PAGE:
These studies demonstrated that the networks of proto-oncogenes and tumor suppressors that regulate stem cell self-renewal change throughout life in response to changing tissue demands and the changing risk of cancer. Imbalances within these networks cause cancer or premature declines in stem cell activity that resemble degenerative disease or premature aging.
Stem Cell Aging
Until recently there has been little insight into why aging tissues exhibit reduced regenerative capacity. Aging is also associated with increased cancer incidence in tissues that contain stem cells. These observations suggest a link between aging and stem cell function because stem cells drive the regeneration of most tissues, and because many cancers arise as a consequence of mutations that accumulate in stem cells during aging.
Much of age-related morbidity in mammals may be determined by the influence of aging on stem cell function. We have found that stem cells from the hematopoietic and nervous systems undergo strikingly conserved changes in their properties as they age, including declining self-renewal capacity.
We discovered that the networks of proto-oncogenes and tumor suppressors that regulate stem cell self-renewal and cancer cell proliferation (see above) also regulate stem cell aging. For example, Hmga2 expression declines and Ink4a expression increases with age, reducing stem cell frequency and function. By deleting Ink4a from mice, we partially rescued the decline in stem cell function with age and enhanced the regenerative capacity of aging tissues.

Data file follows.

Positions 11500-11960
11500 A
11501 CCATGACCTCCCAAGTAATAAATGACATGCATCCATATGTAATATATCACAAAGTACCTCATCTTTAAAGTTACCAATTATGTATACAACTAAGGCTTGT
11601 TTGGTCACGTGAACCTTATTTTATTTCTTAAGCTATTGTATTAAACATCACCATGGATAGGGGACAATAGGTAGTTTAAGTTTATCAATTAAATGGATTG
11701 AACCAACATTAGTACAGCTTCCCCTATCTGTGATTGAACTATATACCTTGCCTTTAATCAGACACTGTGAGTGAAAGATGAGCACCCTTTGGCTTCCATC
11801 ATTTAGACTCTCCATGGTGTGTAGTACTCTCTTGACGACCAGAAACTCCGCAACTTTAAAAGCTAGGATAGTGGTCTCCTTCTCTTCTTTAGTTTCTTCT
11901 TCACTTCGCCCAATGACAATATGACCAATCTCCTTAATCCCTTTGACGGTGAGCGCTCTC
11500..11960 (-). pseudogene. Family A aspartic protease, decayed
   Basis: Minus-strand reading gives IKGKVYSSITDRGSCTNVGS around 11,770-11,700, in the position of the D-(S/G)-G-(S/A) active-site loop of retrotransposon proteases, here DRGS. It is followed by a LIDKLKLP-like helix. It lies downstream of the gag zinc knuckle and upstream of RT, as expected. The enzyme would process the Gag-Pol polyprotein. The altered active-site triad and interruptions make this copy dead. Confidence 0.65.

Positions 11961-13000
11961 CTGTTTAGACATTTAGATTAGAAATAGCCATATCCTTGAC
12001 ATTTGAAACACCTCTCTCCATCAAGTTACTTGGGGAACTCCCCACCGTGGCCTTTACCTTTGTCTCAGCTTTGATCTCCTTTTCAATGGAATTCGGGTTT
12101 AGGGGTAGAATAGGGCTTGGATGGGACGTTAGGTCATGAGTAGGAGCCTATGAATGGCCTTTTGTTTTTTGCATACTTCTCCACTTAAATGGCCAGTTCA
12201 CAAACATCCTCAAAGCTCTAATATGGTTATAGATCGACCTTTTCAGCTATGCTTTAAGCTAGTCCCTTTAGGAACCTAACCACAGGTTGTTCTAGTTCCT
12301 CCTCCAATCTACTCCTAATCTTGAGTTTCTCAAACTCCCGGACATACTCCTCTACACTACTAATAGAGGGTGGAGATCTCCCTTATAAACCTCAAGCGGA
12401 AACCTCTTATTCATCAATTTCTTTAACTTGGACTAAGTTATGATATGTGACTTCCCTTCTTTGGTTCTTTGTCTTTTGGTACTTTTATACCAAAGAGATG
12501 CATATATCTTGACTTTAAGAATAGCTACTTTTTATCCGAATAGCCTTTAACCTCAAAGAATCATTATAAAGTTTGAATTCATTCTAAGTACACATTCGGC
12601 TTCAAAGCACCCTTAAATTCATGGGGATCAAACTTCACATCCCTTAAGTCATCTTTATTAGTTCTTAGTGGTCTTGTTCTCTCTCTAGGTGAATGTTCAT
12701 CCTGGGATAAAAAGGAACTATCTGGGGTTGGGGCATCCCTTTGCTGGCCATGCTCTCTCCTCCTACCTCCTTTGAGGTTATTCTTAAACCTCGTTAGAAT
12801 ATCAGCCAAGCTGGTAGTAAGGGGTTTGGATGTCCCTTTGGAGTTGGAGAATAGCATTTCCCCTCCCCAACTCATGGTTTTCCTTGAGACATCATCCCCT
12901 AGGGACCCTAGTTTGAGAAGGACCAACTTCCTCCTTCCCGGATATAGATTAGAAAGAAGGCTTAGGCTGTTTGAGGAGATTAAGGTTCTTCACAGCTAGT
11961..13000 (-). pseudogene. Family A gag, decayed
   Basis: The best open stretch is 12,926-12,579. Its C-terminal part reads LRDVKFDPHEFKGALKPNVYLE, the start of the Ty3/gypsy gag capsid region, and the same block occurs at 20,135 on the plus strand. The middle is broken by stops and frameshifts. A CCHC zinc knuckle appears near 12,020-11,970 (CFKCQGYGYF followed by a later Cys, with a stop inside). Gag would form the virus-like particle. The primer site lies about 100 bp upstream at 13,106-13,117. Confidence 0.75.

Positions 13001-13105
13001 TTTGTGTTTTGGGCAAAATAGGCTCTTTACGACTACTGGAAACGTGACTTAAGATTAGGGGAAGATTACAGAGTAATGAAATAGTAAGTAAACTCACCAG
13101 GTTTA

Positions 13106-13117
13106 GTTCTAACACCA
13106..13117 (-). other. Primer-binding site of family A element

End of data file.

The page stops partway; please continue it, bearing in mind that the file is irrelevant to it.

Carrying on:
Indeed, we have identified an entire pathway of genes upstream of Ink4a that regulates changes in stem cell function during aging. In this way, networks of proto-oncogenes and tumor suppressors change throughout life to balance tissue regeneration with tumor suppression: proto-oncogenic signals dominate during fetal development when tissue growth is rapid but cancer risk is low and tumor suppressor mechanisms are amplified during aging when there is little tissue growth but cancer risk is high. We use forward and reverse genetics to identify the molecular mechanisms that allow these networks to strike this dynamic balance.
Stem Cell Self-Renewal and Cancer Cell Proliferation